Mike Miller described David Blatt’s offense as “borderline genius” during the first full week of Cavaliers training camp. After starring for Billy Donovan at the University of Florida, Miller is now entering his 15th season in the NBA. He has competed in three NBA Finals and 85 post-season games throughout his career. He will continue to play a critical role this season for his sixth NBA team.
As a respected and accomplished NBA veteran, Miller describes his new coach’s implementation of the Princeton offense as borderline genius.
But what exactly is it that provokes a long-time NBA professional to describe Blatt’s offensive philosophy in such reverence, so quickly? This was the topic that dominated my Cavaliers’ consciousness this week, so I reached out to three of Miller’s teammates for further details. I asked each player to answer the following two questions:
1. While using only one or two words, how would you describe David Blatt’s offense?
2. Can you explain what you mean by that?
I spoke with Brendan Haywood, Shawn Marion and the rookie Joe Harris. Their descriptions of Blatt’s offense are below.
Brendan Haywood: “Spurs-esque”
Shawn Marion: “Free-Flowing”
Joe Harris: “Detail Oriented”
At first glance, terms like “detail oriented” and “free-flowing” might seem to contradict each other. But they are also two important principles of the Princeton offense. My impression from our conversations is that once you learn and thoroughly understand the details of Blatt’s offense, the collective movement becomes free-flowing—and potentially even “Spurs-esque.”
Haywood, Marion and Harris went on to provide additional insight. Harris is a second-round pick from Virginia entering his rookie campaign with the Cavaliers. Haywood and Marion have combined to play 27 years in the NBA prior to this season.
Haywood: “I like his offense a lot. There’s great ball movement, which is very key in the game of basketball. There isn’t as much of one-on-one. There’s a lot of the ball being kicked from one side of the court to another, which is important. But I said ‘Spurs-esque’ because it’s really all about ball movement—like how the Spurs create those mismatches with defenses by moving the ball so precisely. It doesn’t let the defense lock in on one guy. That’s a lot of what he wants, as far as back-screens, dribble-hand-offs, coming off screen and rolls, kicking and advancing the ball. It’s all about ball movement, that’s key to being a successful team.”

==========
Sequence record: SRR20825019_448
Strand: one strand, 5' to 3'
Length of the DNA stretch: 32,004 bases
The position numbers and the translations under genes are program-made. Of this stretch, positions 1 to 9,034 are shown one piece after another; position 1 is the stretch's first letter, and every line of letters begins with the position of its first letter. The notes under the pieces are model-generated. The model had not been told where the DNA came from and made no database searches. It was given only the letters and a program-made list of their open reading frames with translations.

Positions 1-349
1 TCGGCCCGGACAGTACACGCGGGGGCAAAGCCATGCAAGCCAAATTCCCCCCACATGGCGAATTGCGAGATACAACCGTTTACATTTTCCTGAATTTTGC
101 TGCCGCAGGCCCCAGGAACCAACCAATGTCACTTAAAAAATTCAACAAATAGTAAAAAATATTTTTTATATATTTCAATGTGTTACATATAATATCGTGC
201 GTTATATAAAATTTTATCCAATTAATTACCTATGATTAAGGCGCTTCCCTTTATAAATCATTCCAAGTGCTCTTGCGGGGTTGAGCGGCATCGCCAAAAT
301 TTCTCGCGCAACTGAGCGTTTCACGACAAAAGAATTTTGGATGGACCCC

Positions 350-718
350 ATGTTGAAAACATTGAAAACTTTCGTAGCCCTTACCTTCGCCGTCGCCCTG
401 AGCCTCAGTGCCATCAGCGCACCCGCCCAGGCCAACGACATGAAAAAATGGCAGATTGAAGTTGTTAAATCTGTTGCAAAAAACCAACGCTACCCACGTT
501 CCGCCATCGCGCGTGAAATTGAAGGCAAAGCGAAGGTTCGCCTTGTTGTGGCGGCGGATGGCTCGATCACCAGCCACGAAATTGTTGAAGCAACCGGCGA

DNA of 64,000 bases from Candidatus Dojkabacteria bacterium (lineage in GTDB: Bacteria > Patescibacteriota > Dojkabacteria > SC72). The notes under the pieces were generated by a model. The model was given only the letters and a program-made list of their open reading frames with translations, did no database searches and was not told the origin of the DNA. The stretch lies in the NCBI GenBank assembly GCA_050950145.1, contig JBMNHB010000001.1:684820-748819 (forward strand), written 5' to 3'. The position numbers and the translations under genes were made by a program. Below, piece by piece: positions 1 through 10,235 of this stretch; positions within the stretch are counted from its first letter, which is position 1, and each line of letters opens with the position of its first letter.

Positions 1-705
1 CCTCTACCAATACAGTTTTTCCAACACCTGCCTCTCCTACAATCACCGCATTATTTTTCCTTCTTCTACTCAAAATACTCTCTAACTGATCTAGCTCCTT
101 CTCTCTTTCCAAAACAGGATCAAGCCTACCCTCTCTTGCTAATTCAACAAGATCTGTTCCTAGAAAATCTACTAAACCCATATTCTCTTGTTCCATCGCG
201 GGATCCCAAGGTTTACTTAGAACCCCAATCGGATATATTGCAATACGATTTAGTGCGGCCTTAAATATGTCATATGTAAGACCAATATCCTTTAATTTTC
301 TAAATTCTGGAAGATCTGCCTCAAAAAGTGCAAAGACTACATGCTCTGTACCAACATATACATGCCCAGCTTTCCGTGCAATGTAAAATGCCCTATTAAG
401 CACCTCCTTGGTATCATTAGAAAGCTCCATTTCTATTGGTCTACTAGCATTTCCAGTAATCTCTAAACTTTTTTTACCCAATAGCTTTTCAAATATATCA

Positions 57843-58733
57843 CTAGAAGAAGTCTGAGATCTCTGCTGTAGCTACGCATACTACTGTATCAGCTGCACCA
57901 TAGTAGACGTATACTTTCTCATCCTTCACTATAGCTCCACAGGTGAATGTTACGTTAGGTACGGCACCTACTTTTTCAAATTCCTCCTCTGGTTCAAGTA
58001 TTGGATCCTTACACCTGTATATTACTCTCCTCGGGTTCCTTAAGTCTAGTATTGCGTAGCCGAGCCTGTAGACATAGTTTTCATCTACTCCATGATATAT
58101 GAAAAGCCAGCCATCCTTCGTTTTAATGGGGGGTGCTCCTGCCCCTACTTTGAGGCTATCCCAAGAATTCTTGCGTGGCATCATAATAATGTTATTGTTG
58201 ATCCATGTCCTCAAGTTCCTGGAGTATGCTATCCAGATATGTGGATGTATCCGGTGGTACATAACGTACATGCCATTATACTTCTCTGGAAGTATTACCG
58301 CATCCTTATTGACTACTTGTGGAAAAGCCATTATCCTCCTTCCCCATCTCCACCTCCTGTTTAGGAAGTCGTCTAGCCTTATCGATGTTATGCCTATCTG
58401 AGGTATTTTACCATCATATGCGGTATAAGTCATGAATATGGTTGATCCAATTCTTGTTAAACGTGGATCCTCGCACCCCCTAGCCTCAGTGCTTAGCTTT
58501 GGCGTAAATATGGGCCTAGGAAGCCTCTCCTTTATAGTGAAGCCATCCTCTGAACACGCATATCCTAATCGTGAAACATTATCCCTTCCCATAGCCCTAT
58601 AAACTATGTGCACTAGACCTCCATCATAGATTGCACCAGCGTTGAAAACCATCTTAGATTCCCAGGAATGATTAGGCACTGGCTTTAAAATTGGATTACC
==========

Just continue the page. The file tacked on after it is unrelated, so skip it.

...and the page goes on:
Marion: “It’s a good offense. It’s really good. We’re picking it up slowly but surely. Guys are moving and comfortable in it so far. It’s an offense where we’re looking to attack early if it’s there. But it’s really free-flowing, like I said. The ball really moves. By moving the ball like that, we should be able to keep some offensive pressure up on teams. Spacing is really important too. Both forward positions are interchangeable and it’s important for guys to get to their spots. Right now we’re trying to just build the continuity with it and make sure everyone is together in understanding what we need to do.”
Harris: “I played football growing up, but I never had that football-type playbook for basketball before. We have one here, and it really explains everything. His offense is really detail-oriented, each and every detail is really important. You have to read what’s happening on the floor, and understand exactly where you need to be. The difference for a wing player being at the top of the key, or in the corner in some cases, could be the difference in executing the play properly or not. I really enjoy the offense overall. It’s great for guys like myself and James and Mike Miller because it gives you spacing to knock down shots. Then that opens things up for our playmakers, LeBron, Kyrie, Dion, those guys can really attack the basket and create off the bounce with that spacing.”
LeBron James Shouts-Out Harris in Locker Room
LeBron James made his first appearance at Quicken Loans Arena since returning to Cleveland on Wednesday night for the Cavaliers Wine and Gold scrimmage. He was entertaining a huge collection of media members after the game as I talked with Harris on the opposite side of the locker room. After LeBron’s media session ended, he walked past Harris and I who were standing by the rookie’s locker.
“OK Joe Harris, I see you!” LeBron said loudly, on his way out the door.
The entire locker room immediately turned their attention toward Harris. He was talking with me about Blatt’s offense as I stood there holding a recorder. Every media member in the room seemed to then converge on the rookie.
A television news reporter then asked, as the mob approached, “Hey Joe, how does it feel to get a shout-out from LeBron James in the locker room?”
As I dipped away from the onslaught of reporters, microphones and cameras, I heard Harris offer the following response.
“He’s hilarious man,” he said of LeBron with a laugh. “He’s always saying funny stuff.”
David Blatt: The ball has energy
Blatt began to describe the offensive philosophies he’s used to build his version of the Princeton offense during his introductory press conference this summer. He said he was taught by his high school coach that the basketball has energy, and all five guys on the team must touch the ball to feel connected with that energy.
This is how he believes a basketball team can become collectively engaged at both ends of the floor.
He’s since added that he wants to give his players a chance to read and react offensively by making quality cuts and passes at the right time in his system. Thus far, his new team has embraced that message. We will get our first glimpse of what this offense might look like over the weekend. Blatt’s former team, Maccabi Tel-Aviv, arrives in Cleveland to kick-off the Cavs pre-season schedule on Sunday.